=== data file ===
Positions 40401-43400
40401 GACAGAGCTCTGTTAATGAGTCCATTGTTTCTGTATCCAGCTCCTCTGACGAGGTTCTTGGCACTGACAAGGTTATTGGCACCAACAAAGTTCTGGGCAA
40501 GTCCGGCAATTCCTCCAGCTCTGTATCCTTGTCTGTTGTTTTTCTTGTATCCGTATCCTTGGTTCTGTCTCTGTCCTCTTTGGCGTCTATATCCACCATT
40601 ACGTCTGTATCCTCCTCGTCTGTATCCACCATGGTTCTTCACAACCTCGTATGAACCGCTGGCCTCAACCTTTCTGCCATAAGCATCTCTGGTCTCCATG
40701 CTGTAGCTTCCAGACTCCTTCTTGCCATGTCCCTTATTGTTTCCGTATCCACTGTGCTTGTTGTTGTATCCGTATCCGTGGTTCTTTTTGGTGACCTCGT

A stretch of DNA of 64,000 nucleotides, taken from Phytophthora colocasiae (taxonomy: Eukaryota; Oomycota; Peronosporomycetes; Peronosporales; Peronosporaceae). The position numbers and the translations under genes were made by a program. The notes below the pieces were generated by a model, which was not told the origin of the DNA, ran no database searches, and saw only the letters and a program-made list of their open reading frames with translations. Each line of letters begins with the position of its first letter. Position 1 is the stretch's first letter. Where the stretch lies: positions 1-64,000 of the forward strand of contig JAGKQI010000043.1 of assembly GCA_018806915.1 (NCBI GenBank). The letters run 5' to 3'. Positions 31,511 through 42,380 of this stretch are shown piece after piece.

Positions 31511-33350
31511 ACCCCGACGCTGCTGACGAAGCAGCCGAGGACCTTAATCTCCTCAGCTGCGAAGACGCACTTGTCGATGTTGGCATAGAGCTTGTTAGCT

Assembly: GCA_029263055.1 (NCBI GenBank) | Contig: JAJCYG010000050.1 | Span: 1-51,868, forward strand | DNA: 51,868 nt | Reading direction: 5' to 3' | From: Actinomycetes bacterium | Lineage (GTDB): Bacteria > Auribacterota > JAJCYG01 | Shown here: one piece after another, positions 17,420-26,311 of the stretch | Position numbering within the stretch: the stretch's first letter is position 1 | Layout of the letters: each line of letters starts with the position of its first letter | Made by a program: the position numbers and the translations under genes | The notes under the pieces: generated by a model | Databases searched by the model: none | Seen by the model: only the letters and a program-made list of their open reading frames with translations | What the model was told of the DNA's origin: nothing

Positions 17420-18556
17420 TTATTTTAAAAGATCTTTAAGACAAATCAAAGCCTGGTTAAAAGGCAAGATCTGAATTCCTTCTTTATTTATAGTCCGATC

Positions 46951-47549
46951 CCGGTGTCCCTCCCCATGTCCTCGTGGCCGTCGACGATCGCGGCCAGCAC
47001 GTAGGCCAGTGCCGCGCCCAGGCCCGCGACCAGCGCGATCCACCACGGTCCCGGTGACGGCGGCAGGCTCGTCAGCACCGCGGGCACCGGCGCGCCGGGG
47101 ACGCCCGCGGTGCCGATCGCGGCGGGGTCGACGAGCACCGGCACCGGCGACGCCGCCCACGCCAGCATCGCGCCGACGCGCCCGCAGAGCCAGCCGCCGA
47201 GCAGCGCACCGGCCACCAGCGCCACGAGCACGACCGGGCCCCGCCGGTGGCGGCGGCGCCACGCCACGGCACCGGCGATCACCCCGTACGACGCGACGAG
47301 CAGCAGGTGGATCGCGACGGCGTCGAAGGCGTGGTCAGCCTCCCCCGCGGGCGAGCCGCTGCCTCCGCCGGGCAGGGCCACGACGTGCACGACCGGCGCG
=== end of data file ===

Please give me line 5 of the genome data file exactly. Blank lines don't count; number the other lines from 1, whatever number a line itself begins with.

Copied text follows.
40701 CTGTAGCTTCCAGACTCCTTCTTGCCATGTCCCTTATTGTTTCCGTATCCACTGTGCTTGTTGTTGTATCCGTATCCGTGGTTCTTTTTGGTGACCTCGT